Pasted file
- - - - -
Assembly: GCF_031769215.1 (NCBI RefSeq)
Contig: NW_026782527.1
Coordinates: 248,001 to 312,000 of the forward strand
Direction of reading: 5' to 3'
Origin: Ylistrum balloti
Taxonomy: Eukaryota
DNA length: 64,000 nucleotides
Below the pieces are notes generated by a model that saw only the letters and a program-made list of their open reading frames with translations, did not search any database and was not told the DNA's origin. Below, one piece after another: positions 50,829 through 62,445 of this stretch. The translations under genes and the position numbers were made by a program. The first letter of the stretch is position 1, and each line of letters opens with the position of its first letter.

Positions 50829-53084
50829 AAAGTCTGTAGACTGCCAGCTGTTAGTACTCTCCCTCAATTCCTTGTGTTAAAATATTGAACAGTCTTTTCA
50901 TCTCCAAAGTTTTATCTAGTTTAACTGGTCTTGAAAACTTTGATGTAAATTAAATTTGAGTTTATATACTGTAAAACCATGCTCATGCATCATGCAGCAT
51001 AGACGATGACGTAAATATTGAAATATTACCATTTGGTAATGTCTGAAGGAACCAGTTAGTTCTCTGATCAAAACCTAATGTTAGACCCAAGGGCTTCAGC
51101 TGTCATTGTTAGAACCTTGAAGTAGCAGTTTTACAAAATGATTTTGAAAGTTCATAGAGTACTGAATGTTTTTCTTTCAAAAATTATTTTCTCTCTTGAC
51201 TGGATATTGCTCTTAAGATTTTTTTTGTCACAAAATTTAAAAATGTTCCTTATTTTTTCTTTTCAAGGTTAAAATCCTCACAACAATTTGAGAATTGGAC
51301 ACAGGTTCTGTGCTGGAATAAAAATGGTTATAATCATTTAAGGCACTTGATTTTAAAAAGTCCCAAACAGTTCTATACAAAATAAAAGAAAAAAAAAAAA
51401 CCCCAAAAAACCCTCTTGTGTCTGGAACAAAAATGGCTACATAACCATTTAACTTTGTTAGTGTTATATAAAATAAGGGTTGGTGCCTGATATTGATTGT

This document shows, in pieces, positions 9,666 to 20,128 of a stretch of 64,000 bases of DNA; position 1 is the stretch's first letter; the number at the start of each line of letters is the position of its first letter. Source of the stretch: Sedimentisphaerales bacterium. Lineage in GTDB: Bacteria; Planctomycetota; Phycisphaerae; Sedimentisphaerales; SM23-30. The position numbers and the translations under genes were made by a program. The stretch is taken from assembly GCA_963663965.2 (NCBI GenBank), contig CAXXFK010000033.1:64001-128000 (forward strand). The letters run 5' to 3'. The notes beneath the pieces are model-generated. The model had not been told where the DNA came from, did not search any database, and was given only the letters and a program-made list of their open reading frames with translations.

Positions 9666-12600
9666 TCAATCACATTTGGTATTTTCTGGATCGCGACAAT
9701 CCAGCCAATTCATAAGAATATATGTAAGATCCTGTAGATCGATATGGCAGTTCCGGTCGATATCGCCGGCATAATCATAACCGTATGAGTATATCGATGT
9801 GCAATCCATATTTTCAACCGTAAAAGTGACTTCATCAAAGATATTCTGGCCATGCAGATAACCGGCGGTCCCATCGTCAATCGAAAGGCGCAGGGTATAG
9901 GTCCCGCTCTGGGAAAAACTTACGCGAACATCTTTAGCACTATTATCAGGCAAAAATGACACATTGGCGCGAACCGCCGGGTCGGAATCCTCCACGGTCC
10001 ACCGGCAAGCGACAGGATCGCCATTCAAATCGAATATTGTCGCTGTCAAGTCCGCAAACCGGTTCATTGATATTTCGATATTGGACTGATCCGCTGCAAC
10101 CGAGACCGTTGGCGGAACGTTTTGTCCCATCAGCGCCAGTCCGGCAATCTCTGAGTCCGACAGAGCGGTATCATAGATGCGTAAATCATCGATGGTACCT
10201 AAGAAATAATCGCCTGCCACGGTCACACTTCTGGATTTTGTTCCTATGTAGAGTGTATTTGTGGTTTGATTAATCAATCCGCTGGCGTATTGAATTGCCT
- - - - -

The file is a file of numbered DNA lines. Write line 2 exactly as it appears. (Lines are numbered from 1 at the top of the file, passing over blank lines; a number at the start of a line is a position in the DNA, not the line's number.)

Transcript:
Contig: NW_026782527.1